buying process change, such as the degree of asymmetric information between sellers and buyers, the need of the consumer to engage in search for optimal goods, and the degree to which seller reputation is important. All of these (and other) aspects of economic and management theory come together to in determining this market segmentation scheme. Second, the purpose of the product and the need to engage in search might determine the segment to which it belongs. Take books, for example. A textbook assigned to students by a professor takes on a commodity characteristic. The student has a specified title, author, even edition, and then searches for the book at the lowest price. However, if the consumer is searching for a tour guide to London, there exist a host of different titles to choose from, making "tour books" a quasi-commodity. Rare books and one-of-a-kind used books most closely fit in the "look and feel with variable quality" segment, since each book has been exposed to different wear, which greatly affects its value. A company's choice of which "book market" to serve, and the importance the degree to which consumers must engage in search will determine which ecommerce segment in which the firm participates and, as the next section will show, which online strategies they should pursue. Selecting Markets And Gaining competitive advantage Given this understanding of e-commerce markets, what is the optimal strategy? This framework shows there is not a single optimal strategy, because the sources of competitive advantage differ across product segments. Entrepreneurs pursuing web opportunities should use the four-segment approach to decide how to invest their time and money; incumbent producers need to carefully consider whether and how to enter the e-commerce fray. Indeed, the market the company serves determines the preferred strategy. Commodity Market Strategy. Industry structure in commodity markets is inherently unattractive. Companies are price takers who are held in check by customers who are willing and able to seek the lowest price on the same product from many competitors. Thus market power is difficult if not impossible to obtain; customer lock-in and customer loyalty are elusive. Rivalry between firms will make it unlikely for any firm to achieve "supernormal" profits far above the average player in the industry. Entry into commodity markets, while relatively easy, is not very attractive. Profits are whittled away by rivals, leaving little on the table for the entrepreneur. While entry is easy for the e-commerce start-up, market power cannot be exercised by individual firms, leaving little net income for shareholders. The only strategy available to managers in this market segment is to drive down costs in order to obtain profits. Quasi-Commodity Market Strategy. The purchase of quasi-commodity products is a two-stage process. In the first stage, consumers conduct product search in a differentiated product market. In the second stage, consumers conduct a price search for the preferred product. Entry, in theory and in practice, is quite easy in this market. Any individual could list their home categories are in a cumulative manner: commodities are differentiated in one attribute (price); quasicommodities are differentiated in multiple attributes, one of which is price; look and feel products are differentiated in multiple attributes, including quality; look and feel with variable quality products are differentiated in multiple attributes, including quality, where there are differences within category. Each successive category requires more and more experience with the product. 5 library on a website and become an on-line book vendor. In practice, despite the infancy of the Internet, last year, 31 U.S.-based online book vendors each carried more than 100,000 titles.4 (Contrast this to 80,000 titles in the average Barnes & Noble Superstore.) The strategic challenge for companies in these markets is to differentiate themselves on the first dimension (search) and to insulate themselves from price competition in the second dimension. How is differentiation achieved in search? Amazon.com typifies a potentially successful strategy. A consumer may choose from a broad selection of over 3 million book titles or 300,000 video titles. In addition, Amazon has developed sophisticated internal search engines to make product search very easy and precise. They also offer additional search features, such as pointing the customer to related books of interest. Upon logging on to Amazon, a registered user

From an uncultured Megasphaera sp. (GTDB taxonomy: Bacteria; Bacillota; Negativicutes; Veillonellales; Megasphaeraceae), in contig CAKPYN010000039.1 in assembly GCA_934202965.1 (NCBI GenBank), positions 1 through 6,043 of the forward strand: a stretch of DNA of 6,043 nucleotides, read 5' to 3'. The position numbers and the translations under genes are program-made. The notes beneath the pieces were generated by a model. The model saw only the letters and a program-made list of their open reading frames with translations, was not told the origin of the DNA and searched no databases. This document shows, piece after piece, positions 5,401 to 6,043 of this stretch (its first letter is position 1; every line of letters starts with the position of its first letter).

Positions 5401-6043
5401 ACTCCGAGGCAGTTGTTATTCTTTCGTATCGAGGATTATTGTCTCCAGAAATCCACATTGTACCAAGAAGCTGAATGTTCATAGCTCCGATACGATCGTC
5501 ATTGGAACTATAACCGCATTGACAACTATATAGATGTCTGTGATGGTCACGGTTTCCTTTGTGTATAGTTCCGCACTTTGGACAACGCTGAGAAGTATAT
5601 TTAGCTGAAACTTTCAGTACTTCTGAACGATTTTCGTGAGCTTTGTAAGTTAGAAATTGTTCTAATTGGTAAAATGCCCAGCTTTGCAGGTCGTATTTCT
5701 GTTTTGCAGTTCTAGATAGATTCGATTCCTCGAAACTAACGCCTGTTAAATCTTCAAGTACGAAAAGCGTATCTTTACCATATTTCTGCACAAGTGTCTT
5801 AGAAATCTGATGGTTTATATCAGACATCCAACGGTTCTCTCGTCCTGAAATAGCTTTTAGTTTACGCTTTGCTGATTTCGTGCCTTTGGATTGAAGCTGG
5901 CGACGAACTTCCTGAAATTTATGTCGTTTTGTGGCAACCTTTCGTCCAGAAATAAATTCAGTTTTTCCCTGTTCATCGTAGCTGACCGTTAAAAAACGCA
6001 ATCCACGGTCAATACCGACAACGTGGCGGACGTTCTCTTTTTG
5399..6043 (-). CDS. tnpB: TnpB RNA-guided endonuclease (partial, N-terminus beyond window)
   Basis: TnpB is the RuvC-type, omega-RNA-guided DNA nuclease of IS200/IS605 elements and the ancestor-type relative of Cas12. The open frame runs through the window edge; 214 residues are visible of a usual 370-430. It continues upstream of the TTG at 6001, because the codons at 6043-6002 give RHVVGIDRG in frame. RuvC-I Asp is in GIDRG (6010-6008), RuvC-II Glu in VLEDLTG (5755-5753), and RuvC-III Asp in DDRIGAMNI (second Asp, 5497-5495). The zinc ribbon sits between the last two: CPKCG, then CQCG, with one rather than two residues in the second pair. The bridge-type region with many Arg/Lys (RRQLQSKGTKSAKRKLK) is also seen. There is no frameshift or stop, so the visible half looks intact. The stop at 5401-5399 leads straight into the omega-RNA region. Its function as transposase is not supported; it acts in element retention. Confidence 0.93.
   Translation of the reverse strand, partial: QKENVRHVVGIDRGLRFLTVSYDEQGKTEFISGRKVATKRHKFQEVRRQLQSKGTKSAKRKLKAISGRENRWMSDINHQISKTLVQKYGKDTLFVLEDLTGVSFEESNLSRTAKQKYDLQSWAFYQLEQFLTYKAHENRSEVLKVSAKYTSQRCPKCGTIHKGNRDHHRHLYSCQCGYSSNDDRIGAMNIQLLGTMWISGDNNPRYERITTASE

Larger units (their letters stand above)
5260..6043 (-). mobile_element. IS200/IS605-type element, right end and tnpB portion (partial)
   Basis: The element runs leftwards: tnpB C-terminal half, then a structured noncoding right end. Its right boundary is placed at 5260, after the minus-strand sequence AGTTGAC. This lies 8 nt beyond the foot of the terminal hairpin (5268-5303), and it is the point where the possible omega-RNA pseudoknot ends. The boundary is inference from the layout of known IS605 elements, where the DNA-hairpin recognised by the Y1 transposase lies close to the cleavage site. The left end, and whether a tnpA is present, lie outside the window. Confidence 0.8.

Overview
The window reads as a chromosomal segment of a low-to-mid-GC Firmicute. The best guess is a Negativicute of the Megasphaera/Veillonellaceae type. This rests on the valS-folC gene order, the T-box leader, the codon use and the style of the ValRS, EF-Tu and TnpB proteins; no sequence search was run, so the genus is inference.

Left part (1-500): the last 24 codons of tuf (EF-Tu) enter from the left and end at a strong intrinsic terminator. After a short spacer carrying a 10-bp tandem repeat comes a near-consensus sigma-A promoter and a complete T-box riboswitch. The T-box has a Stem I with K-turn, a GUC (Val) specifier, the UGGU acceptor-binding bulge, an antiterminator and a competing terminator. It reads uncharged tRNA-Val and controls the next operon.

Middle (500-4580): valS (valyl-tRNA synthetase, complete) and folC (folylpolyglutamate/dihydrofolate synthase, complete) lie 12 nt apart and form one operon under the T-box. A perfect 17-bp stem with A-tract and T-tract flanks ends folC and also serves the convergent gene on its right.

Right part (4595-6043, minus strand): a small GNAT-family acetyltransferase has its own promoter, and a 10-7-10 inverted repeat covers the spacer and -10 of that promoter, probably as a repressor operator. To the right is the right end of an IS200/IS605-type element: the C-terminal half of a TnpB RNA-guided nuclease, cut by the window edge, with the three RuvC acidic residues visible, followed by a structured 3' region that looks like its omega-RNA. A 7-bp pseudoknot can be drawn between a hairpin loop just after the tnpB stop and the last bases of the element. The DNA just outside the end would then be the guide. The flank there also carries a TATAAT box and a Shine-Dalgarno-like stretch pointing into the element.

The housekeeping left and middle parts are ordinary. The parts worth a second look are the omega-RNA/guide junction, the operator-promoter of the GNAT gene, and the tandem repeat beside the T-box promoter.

will even find books recommended by the search engine, based on the consumer's preferences and purchase history. The problem for companies in these markets is that once a book -- or any quasi commodity product -- is selected using their powerful search engines, the consumer will purchase it from another e-commerce vendor at a lower price. This is not a big problem in traditional retailing. Consumers have to drive to three or four other bookstores in order to find the same book at a lower price at another bookstore. Search costs, however, are far lower on the Web; consumers are therefore more likely to search for the lowest price. This, in turn, leads to greater price competition between vendors, lowering profits. To make matters worse, web-based intermediaries are making it even easier to search for the lowest price. Yahoo!, E-Compare, and other search engines will now search 10 or more web bookstores for your title, and return to you a list of vendors who have the book, and their prices. Even worse, the vendors themselves are entering the fray. At Books.com, after you choose a book, you can compare prices with other vendors. Books.com's own search machine will ping Amazon.com and Barnes and Noble.com and tell you their prices for the same book. If the competitors have lower prices, Books.com will lower their price to below those of their competitors. Given what is potentially fierce price competition in the second stage of this quasicommodity market, how can companies carve out their own niche positions and retain market power? First movers will have some advantage in this market. Studies have shown that consumers return to their favorite web sites repeatedly, and thus first movers who are able to attract customers early, will likely have some advantage. In addition, mechanisms that encourage consumers to stay on a site, such as creating virtual communities so consumers can talk to each other, or site-specific customer loyalty and reward programs, will be quite important for attracting repeat purchasers and engendering repeat visits. Customer loyalty programs will find favor, too. Although frequent flyer miles will soon become ubiquitous to web sites, they will not be sufficient to engender consumer loyalty. If Barnes and Noble and Varsity Books both offer United Airlines frequent flyer miles, frequent flyer programs are no longer a source of differentiation between vendors. Thus, only sitespecific loyalty and reward programs will attract repeat purchasers and create repeat visits. But even site-specific loyalty programs will only work well on those sites where there are frequent repeat purchases to be made. Groceries and toiletries are goods with these characteristics, purchased on a weekly or twice-weekly basis. In markets where purchases might be more occasional (such as books), on-line department stores will likely have an advantage. Although a 4 Gomez.com survey from Spring 1999. 6 single consumer might not purchase books, hardware, or videos on a weekly or twice-weekly basis, combined they may result in significant volume. Finally, branding will be an important part of any quasi-commodity strategy. Product brands will not be a point of differentiation for the e-commerce vendor, but e-commerce brands will be key. Strong e-commerce brands can signal quality in the reliability of delivery, security of personal information, dependability of the return policy, and customer service in general. Indeed, firms that wish to make above-industry-average margins in this business will have to invest in building e-commerce brands. Amazon.com is a case in point. As a first-mover to the industry, Amazon invested heavily in broad book choice, powerful search engines, and strong branding. Amazon is now investing in other quasi-commodity businesses, such as over-the-counter drugs, toys, and electronics, to encourage consumers to stay on their website. Moreover, Amazon's additional planned investments in website "stickiness", such as affinity groups and chat rooms, fosters an additional strategic advantage: they learn an immense amount of information about customer preferences and web search habits, which, in turn, allows them to further tailor the website and their product offerings. Conversely, it is not surprising that large, established companies such as Merrill Lynch and Toys R Us have had difficulty leveraging their traditional retail brands in the e-commerce markets. These companies have been second-movers in a market where first-movers have the advantage. Moreover, their corporate cultures and cost structures are built around traditional